Newcastle's Northumberland Street is no longer exclusively the most expensive shopping street in the UK outside London.
Tyneside's premier shopping parade now shares the mantle with Manchester's Market Square, according to Cushman & Wakefield's Main Streets Across The World 2006 survey.
Northumberland Street's rents performed poorly compared to most other UK high streets, and it was one of only three out of a dozen streets surveyed by the property agent to have posted nil rental growth in 2006.
Zone A rents on the city centre street remained firmly rooted at £325 per sq ft during the year, compared with a 8.3% increase in Manchester (Market Square, £325 per sq ft) and third placed Birmingham's High Street, which jumped 6.7% to £320 per sq ft.
Edinburgh's Princes Street (£220 per sq ft) and London's Brompton Street (£480 per sq ft) were the only other UK high streets to fail to move retail rents on from last year's levels. Cardiff's Queen Street (9.3% increase to £295 per sq ft) and Glasgow's Buchanan Street (8.7% to £250) recorded the largest year-on-year rental growth.
Rents on Northumberland Street failed to move on from the reported £330 per sq ft for T-Mobile's lease for the former all:sports store in January. The letting bettered the £306 per sq ft fashion retailer Zara paid for its store at 40-42 in July 2003, but local property agents believe a lack of prime space available to let may have held rents back so far this year.
Bob Fletcher, director at Sanderson Weatherall in Newcastle said: "Rents can only increase if there has been (letting) activity and there has been no activity in the prime part of Northumberland Street to move rents on this year, whereas in Manchester there has no doubt been deals that they can hang their hats on and say there has been growth.
"If a unit did come up on a prime part of Northumberland Street, there would be immediate and huge demand for it and we'd see an increase off the current levels."
Mr Fletcher, who classes the western side of the street, between department stores Marks & Spencer and Fenwick, as its prime part, estimated a Zone A rent of £350 per sq ft could be negotiated if one of the six shops in this strip was to come on to the market.
The street's lacklustre rental performance, on the face of it, would appear a worrying development for the property industry on Tyneside, ahead of the £170m redevelopment of nearby Eldon Square shopping centre and the eastern side of Pilgrim Street.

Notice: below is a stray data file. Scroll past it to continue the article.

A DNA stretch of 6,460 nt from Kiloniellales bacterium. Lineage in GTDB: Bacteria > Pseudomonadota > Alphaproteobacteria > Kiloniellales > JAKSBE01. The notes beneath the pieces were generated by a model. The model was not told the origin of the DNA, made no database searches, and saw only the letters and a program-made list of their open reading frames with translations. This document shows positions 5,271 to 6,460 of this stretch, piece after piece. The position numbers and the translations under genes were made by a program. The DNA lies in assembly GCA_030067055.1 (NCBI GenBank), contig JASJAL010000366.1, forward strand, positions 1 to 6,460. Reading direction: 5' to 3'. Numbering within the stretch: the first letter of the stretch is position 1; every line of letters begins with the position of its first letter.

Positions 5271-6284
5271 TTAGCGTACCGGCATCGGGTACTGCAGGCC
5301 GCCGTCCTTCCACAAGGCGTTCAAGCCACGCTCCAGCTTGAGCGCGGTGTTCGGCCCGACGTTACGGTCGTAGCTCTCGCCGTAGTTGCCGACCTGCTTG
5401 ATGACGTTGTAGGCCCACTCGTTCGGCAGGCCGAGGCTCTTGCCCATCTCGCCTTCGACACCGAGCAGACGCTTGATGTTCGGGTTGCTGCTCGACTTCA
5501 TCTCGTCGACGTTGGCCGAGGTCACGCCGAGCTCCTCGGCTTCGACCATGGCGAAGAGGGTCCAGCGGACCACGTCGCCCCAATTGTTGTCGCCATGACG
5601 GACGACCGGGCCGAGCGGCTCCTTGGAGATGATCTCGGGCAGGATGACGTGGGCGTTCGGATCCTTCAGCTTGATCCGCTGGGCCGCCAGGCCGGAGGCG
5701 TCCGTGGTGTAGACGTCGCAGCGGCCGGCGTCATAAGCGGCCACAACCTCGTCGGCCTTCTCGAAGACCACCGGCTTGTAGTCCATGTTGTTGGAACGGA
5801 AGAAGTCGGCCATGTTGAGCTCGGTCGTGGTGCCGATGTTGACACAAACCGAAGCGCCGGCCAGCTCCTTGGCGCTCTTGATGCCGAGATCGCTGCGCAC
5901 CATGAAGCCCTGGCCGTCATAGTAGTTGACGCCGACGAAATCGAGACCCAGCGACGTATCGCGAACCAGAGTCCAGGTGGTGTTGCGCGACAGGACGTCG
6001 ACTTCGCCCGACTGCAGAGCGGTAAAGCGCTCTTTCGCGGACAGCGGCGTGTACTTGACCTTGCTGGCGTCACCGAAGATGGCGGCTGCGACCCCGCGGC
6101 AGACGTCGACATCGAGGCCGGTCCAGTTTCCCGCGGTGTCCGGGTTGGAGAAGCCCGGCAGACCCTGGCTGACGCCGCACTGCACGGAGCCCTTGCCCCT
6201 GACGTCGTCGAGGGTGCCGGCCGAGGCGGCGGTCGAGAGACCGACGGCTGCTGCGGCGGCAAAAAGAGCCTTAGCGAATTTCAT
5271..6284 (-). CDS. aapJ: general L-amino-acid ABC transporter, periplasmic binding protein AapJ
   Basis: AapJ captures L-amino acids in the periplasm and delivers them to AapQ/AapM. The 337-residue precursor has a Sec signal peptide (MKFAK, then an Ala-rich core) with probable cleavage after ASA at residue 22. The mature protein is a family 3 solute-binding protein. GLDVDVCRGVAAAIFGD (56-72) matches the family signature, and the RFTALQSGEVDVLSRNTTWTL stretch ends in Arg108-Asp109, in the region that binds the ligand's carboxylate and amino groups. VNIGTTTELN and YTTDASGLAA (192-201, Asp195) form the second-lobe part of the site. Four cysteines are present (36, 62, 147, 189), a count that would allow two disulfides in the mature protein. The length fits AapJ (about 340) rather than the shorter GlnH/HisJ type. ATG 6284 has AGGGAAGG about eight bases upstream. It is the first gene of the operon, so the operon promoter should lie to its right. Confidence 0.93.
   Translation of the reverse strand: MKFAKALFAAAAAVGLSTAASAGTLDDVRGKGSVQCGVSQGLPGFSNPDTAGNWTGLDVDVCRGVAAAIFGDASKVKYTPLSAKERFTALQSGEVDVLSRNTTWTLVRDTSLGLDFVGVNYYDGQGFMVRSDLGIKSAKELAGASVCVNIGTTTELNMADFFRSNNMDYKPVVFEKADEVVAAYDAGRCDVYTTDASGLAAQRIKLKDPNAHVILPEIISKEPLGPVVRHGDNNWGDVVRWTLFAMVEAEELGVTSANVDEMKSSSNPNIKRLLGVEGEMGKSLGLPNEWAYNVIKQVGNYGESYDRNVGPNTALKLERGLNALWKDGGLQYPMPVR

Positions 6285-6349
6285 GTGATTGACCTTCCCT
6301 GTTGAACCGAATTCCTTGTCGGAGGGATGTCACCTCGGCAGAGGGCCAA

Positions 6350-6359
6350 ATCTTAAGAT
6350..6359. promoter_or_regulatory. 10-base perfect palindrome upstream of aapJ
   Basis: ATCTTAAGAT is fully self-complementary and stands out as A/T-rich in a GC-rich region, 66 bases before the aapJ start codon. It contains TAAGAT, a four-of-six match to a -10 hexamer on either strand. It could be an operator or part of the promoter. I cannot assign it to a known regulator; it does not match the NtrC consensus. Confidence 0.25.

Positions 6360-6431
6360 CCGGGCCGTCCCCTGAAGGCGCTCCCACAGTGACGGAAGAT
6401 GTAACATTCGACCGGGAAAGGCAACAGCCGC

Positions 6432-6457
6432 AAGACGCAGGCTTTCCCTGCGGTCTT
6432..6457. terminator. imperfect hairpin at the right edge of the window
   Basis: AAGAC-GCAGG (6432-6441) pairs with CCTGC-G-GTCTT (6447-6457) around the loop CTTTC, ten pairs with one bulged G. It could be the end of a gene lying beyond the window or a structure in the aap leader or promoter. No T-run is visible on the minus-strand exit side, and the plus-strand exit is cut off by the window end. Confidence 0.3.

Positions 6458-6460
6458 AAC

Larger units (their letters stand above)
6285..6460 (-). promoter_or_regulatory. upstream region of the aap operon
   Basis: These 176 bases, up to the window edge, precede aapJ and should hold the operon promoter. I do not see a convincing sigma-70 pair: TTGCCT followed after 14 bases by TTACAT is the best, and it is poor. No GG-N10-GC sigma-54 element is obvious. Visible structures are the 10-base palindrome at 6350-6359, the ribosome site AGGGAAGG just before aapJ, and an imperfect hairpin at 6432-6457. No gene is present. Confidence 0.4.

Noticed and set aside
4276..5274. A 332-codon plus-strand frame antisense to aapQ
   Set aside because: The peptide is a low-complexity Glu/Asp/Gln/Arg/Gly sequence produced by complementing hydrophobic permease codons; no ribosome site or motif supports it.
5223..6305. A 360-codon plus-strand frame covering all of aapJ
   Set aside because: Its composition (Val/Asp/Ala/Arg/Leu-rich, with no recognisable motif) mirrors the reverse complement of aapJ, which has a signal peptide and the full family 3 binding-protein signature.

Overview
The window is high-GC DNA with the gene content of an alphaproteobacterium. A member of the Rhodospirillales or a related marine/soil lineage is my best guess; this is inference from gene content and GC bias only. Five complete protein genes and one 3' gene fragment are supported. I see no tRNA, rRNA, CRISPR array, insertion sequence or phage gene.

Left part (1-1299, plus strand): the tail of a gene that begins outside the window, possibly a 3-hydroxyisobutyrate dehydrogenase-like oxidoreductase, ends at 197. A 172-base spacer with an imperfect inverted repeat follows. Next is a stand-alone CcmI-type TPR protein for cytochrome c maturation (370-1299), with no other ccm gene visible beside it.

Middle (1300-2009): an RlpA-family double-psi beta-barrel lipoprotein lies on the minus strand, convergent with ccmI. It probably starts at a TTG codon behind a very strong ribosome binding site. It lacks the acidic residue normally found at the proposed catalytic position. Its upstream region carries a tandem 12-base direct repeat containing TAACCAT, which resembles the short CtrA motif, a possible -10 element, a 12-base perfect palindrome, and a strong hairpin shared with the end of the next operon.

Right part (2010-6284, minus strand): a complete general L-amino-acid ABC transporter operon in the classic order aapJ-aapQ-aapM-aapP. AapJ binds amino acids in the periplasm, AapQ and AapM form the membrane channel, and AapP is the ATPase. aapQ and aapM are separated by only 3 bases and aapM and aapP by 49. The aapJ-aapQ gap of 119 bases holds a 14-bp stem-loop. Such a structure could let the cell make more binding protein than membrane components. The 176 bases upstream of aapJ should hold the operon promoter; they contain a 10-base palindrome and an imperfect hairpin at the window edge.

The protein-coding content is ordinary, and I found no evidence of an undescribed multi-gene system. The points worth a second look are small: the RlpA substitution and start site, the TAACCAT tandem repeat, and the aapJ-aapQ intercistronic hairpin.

Developer Multiplex will lodge plans next year for a 1m sq ft scheme on the street south of Northumberland Street which is seen as important for retailers House of Fraser and Selfridges, which have long-standing requirements for 100,000 sq ft or more in the city.
David Furniss, head of property agent Atisreal, Newcastle, said retail rents had seen "greater growth over time, probably greater than many centres in the report. However, we are in a period of consolidation which will be followed by a period of renewal."
He said much growth in retail rents in other cities was attributable to new development attracting consumers, and retailers, to those centres: "As soon as Newcastle gets into the development phase we'll see growth."
Mr Fletcher said: "We have become a nation of shoppers, and it is the nature of retailing that people will go to where they can get a new shopping experience.
"Eldon Square is 30 years old and shoppers don't get that new experience from Newcastle. They prefer Manchester or Glasgow or Leeds, which have had shopping and leisure developments in the past five years, which perhaps had an effect on numbers shopping in Newcastle and helped keep rents down."
House of Fraser 100,000/200,000
New Heights 2,500/12,000
Debenhams 100,000 +
Next 80,000 +
Massimo Dutti 2,000/5,000